Mechanisms of colorectal liver metastasis development

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Colorectal cancer (CRC) is a leading cause of cancer-related death worldwide, largely due to the development of colorectal liver metastases (CRLM). For the establishment of CRLM, CRC cells must remodel their tumor-microenvironment (TME), avoid the immune system, invade the underlying stroma, survive the hostile environment of the circulation, extravasate into the liver, reprogram the hepatic microenvironment into a permissive pre-metastatic niche, and finally, awake from a dormant state to grow out into clinically detectable CRLM. These steps form part of the invasion-metastasis cascade that relies on reciprocal interactions between the tumor and its ever-changing microenvironment. Such interplay provides a strong rational for therapeutically targeting the TME. In fact, several TME constituents, such as VEGF, TGF-β coreceptor endoglin, and CXCR4, are already targeted in clinical trials. It is, however, of utmost importance to fully understand the complex interactions in the invasion-metastasis cascade to identify novel potential therapeutic targets and prevent the establishment of CRLM, which may ultimately greatly improve patient outcome.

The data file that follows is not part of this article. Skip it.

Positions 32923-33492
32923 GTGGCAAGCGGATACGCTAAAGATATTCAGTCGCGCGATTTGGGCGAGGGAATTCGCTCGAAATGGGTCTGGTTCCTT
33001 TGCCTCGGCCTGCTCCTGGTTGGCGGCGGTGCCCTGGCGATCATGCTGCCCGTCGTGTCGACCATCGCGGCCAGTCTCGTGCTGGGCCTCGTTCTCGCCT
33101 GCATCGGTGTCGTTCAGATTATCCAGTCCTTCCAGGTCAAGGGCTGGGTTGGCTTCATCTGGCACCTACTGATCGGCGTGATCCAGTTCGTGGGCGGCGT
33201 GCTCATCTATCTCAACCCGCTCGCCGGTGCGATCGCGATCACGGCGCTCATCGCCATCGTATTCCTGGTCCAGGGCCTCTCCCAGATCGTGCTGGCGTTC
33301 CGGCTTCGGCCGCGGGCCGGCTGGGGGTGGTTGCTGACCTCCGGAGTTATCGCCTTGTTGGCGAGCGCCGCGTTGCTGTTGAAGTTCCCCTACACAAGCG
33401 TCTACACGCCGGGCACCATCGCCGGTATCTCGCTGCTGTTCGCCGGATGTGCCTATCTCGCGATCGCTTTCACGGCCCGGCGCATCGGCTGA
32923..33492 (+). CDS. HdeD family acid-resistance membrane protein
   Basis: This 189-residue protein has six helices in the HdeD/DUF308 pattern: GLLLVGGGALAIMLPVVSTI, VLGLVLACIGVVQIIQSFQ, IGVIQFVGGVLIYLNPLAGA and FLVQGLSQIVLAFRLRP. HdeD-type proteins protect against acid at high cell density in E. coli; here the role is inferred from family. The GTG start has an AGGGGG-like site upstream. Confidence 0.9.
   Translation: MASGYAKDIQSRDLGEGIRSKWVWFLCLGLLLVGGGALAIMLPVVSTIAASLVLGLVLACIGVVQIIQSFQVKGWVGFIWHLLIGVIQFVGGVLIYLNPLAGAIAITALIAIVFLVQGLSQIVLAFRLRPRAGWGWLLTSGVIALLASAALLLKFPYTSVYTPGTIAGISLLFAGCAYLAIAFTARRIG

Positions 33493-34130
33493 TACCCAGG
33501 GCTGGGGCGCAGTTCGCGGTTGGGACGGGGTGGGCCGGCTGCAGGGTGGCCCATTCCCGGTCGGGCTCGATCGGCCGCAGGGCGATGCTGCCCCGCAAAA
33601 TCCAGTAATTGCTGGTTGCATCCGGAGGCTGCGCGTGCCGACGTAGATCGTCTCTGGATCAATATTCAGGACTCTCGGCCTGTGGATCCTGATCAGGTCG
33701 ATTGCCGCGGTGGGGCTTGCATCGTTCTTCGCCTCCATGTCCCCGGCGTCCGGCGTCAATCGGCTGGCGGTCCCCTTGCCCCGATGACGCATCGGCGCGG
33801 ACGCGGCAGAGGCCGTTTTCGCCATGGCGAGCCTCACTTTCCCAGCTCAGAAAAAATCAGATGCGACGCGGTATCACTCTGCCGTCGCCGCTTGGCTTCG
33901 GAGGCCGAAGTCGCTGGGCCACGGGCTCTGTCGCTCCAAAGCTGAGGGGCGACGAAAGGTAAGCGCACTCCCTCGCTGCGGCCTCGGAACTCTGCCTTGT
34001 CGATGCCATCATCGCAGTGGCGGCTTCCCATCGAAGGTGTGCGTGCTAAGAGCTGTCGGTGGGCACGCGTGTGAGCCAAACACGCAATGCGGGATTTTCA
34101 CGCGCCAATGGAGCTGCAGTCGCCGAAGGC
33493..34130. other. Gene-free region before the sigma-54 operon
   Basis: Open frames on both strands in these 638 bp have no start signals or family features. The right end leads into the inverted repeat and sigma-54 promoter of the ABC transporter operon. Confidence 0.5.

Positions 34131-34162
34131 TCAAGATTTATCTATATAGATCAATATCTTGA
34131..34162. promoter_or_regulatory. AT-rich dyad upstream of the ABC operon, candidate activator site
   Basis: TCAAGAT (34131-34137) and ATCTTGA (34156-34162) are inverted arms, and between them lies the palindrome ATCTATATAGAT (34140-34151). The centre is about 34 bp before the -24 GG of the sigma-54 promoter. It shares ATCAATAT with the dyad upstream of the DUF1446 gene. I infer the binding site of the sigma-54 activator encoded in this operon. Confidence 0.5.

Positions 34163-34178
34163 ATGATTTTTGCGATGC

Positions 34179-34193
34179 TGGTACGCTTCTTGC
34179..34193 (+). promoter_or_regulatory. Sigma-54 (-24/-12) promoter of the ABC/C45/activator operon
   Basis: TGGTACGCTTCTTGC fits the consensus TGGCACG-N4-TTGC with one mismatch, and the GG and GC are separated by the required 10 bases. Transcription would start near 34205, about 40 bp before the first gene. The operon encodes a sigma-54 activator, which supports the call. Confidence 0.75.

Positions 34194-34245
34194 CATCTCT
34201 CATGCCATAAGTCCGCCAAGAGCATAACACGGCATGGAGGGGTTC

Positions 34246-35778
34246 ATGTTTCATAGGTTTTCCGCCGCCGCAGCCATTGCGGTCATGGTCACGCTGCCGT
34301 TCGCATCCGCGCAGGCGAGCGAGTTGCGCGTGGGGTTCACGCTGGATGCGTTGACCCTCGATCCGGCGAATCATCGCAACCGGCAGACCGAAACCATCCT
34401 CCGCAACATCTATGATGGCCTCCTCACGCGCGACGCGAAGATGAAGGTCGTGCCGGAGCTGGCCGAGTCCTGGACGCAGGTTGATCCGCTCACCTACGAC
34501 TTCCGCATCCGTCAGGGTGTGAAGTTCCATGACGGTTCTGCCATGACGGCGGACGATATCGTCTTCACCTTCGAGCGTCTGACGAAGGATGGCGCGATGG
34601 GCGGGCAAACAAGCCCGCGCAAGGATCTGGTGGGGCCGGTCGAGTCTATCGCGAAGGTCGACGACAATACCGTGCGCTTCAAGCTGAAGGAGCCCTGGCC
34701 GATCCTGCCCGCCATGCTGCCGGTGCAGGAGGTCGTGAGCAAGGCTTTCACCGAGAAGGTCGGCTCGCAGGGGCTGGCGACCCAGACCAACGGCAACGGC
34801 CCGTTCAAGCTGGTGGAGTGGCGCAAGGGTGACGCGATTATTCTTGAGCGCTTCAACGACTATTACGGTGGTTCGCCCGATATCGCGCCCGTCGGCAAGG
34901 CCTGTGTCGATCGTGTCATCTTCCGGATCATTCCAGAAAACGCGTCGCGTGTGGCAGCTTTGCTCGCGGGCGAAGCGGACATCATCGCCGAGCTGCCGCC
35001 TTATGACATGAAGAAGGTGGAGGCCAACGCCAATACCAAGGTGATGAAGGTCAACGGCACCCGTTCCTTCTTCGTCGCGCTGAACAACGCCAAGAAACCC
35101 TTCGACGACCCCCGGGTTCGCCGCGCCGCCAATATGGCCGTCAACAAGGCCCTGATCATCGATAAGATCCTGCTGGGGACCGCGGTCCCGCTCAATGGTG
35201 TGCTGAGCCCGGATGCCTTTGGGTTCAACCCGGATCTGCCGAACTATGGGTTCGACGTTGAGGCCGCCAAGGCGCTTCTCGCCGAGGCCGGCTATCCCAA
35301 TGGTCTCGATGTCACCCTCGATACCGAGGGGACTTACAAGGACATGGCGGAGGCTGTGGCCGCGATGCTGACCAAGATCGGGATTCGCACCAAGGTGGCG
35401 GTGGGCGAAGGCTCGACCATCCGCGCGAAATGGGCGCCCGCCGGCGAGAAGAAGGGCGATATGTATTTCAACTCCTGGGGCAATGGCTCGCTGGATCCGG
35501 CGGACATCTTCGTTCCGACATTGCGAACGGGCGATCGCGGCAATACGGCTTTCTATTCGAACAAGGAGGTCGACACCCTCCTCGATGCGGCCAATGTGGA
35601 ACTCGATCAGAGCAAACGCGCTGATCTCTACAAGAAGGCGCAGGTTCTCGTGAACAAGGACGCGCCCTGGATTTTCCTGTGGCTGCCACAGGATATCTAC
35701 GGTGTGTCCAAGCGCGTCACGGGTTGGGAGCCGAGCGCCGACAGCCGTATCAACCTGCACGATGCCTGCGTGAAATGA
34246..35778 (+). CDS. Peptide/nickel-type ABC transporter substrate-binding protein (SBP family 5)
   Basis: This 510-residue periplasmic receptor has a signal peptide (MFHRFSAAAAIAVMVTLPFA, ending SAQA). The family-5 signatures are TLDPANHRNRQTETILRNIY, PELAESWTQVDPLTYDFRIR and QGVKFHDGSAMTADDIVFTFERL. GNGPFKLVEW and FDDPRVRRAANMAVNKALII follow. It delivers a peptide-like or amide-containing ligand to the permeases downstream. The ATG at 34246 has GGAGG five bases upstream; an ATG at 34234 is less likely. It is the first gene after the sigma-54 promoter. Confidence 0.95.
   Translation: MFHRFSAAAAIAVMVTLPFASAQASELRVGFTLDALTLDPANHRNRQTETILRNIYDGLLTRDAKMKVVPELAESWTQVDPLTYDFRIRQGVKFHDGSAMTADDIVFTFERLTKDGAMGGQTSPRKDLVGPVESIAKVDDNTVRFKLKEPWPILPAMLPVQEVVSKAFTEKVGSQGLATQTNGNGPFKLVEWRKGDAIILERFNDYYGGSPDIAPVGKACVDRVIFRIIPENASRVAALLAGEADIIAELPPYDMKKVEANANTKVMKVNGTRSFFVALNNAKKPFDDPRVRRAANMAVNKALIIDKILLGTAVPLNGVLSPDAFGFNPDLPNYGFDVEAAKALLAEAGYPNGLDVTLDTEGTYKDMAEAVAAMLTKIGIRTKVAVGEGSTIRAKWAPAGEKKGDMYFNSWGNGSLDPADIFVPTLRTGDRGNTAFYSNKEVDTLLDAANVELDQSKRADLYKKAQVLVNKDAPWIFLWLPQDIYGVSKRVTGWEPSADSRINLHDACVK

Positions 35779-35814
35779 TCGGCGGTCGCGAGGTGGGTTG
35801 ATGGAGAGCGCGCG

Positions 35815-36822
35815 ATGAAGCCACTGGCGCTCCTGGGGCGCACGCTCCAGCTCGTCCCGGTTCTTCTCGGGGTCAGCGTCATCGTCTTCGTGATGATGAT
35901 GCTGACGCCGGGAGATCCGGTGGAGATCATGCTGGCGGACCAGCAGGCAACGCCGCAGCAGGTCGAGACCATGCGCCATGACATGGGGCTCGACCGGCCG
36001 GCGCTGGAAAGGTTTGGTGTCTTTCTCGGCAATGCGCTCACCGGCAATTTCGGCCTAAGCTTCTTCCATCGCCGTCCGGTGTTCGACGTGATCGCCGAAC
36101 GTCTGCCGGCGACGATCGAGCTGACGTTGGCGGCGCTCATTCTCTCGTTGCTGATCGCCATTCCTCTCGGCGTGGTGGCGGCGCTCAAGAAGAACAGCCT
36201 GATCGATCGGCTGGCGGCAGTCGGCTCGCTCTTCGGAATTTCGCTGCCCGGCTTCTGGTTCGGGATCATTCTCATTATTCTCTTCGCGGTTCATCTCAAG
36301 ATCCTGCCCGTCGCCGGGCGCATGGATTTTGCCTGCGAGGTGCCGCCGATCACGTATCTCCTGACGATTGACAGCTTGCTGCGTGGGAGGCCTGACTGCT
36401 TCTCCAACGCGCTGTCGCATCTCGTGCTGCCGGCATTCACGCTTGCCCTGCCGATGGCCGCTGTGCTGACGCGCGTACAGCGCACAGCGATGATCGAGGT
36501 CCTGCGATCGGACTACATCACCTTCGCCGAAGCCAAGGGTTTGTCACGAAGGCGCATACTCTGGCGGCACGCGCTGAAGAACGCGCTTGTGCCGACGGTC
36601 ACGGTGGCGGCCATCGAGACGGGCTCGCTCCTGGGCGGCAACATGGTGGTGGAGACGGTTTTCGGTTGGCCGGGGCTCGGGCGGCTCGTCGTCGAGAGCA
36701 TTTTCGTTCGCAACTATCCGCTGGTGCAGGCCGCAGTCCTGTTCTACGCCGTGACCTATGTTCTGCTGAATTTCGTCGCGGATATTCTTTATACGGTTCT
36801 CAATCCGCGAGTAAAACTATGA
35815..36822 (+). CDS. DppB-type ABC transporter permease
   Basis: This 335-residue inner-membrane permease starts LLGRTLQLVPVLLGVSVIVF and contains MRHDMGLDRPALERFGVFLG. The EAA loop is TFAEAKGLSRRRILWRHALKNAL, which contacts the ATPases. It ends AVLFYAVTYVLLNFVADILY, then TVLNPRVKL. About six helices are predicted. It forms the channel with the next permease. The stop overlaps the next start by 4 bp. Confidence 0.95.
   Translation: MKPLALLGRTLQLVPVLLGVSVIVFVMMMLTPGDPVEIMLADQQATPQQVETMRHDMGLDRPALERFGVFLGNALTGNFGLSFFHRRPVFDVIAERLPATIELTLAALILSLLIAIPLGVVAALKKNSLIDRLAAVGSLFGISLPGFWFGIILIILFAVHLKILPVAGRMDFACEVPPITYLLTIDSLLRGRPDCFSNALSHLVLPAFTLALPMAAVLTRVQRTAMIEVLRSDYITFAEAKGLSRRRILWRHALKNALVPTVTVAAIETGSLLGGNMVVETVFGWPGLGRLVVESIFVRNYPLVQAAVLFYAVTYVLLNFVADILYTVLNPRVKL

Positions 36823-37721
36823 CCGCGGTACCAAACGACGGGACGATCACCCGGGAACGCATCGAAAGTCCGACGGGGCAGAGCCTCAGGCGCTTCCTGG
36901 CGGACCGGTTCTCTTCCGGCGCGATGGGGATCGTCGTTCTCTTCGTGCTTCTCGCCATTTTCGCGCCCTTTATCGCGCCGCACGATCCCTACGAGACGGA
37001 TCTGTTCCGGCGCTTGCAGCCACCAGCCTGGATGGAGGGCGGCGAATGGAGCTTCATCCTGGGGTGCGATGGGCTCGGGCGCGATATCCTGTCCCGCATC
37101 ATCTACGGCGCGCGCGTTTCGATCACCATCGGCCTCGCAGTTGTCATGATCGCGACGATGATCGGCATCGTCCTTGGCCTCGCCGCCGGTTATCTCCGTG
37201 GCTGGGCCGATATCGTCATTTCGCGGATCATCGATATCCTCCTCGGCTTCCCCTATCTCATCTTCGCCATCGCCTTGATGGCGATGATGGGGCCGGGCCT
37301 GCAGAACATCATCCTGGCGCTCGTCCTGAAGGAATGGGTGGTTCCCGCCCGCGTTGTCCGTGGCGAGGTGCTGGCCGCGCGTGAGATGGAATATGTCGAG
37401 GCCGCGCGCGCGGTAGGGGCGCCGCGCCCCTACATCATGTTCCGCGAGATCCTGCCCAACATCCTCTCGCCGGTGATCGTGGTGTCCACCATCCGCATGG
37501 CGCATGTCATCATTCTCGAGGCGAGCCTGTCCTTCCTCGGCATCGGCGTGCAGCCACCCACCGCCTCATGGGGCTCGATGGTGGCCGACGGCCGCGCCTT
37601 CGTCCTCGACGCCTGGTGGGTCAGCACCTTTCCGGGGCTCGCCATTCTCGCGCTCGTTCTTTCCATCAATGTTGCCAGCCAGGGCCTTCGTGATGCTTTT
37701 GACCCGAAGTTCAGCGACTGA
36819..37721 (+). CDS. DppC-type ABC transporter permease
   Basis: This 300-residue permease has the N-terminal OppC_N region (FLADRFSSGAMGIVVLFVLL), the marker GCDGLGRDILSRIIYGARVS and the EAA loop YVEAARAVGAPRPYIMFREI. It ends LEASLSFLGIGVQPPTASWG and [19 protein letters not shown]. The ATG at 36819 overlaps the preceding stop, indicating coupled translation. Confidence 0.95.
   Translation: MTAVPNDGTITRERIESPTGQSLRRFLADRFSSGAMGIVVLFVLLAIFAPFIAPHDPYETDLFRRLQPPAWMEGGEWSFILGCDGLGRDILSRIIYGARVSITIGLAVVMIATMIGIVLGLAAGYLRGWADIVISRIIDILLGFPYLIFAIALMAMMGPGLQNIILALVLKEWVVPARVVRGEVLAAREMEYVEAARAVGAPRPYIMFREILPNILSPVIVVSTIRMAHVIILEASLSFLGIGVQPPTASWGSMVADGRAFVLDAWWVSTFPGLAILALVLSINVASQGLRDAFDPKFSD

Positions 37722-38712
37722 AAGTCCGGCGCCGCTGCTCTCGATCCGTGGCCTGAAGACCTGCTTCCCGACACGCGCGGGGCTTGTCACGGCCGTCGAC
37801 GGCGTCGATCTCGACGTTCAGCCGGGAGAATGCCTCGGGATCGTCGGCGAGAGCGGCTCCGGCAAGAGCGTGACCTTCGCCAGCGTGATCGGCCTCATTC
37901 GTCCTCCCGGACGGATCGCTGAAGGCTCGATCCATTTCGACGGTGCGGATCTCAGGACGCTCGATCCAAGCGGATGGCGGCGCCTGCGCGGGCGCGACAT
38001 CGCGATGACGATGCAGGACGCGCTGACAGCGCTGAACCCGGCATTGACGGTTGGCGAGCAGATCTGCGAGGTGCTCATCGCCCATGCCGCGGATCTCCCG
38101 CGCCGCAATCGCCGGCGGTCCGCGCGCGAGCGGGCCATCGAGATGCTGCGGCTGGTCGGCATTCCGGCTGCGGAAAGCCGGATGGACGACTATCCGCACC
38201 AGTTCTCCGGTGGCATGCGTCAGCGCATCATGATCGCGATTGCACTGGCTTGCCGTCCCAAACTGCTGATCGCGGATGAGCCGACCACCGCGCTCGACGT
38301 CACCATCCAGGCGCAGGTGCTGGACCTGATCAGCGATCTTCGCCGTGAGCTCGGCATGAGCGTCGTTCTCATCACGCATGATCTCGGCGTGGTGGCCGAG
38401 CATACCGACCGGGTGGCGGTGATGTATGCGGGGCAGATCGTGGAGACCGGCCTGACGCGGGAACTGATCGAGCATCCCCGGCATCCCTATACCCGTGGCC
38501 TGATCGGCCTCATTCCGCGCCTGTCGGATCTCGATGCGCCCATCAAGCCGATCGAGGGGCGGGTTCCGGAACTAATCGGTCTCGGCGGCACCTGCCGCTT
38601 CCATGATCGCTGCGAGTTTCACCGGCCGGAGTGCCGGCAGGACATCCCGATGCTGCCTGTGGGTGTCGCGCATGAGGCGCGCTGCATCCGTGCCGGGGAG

Original languageEnglish
Article number607
JournalCellular and molecular life sciences
Issue number12
Publication statusPublished - 1 Dec 2022


  • Cancer
  • Circulating tumor cells
  • Epithelial-mesenchymal transition
  • Invasion-metastasis cascade
  • Pre-metastatic niche
  • Tumor microenvironment

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